(3195, 26 km SE, Kingston City)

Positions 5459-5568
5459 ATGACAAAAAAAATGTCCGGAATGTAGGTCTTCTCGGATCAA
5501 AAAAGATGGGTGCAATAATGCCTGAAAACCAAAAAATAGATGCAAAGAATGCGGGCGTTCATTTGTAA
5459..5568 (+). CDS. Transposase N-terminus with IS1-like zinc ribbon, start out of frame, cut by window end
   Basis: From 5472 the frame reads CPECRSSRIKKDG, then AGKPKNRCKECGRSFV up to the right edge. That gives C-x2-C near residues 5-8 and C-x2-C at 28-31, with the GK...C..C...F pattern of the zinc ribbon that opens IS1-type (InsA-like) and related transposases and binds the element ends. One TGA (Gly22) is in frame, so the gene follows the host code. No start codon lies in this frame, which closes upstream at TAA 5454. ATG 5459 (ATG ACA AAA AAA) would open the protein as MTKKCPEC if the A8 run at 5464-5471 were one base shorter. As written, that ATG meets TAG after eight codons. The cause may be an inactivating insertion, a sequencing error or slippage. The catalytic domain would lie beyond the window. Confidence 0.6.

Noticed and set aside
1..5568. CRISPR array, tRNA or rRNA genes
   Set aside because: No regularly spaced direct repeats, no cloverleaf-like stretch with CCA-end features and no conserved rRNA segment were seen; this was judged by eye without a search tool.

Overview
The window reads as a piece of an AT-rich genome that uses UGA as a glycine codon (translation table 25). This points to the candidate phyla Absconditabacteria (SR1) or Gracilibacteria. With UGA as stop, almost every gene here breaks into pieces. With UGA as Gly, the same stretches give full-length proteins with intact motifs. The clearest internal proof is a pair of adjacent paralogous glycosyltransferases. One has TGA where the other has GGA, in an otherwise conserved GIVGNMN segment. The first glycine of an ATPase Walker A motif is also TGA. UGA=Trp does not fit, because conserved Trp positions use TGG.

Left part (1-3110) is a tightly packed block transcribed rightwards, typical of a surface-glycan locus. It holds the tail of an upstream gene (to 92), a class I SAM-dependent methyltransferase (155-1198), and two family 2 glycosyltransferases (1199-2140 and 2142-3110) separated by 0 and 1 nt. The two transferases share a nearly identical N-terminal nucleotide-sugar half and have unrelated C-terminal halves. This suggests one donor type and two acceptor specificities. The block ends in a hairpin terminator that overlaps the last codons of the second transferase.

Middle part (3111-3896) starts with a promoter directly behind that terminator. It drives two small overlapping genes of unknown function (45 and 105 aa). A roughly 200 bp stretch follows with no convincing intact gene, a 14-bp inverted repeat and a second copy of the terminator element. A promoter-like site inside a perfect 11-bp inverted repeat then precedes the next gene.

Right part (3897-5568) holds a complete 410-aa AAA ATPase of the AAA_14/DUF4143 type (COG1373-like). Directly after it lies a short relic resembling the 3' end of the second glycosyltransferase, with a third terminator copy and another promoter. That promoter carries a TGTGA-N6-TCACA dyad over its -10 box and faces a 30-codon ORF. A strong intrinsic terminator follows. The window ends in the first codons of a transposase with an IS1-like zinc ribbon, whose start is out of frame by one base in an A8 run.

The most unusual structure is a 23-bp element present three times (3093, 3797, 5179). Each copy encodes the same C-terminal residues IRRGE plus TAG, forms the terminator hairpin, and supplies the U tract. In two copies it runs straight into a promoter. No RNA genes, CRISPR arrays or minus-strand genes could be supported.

A mainly industrial suburb lying to the east of Mordialloc and on the northern edge of the former Carrum Swamp, Braeside was part of the Moode Yallo squatting run held by the Keys family from the 1840s. In 1909 they sold part of their property to Arthur Syme (son of Age proprietor David Syme) who established a horse stud and training establishment, naming it Braeside. In the 1920s the Melbourne and Metropolitan Board of Works (MMBW) purchased 1157 acres (463 ha) of land, including Syme's, for a sewage treatment plant, but leased the land back to local farmers. Trainer Harry Telford was able to afford to lease Braeside stud because of the spectacular success of his racehorse, Phar Lap. The MMBW's treatment plant operated from 1940 to 1980, the land being subsequently developed as Braeside Metropolitan Park, which includes wetland, woodland and heathland environments. New housing estates and an industrial zone developed around the north and west edges of the park, with sports grounds including the Southern Golf Club to the east.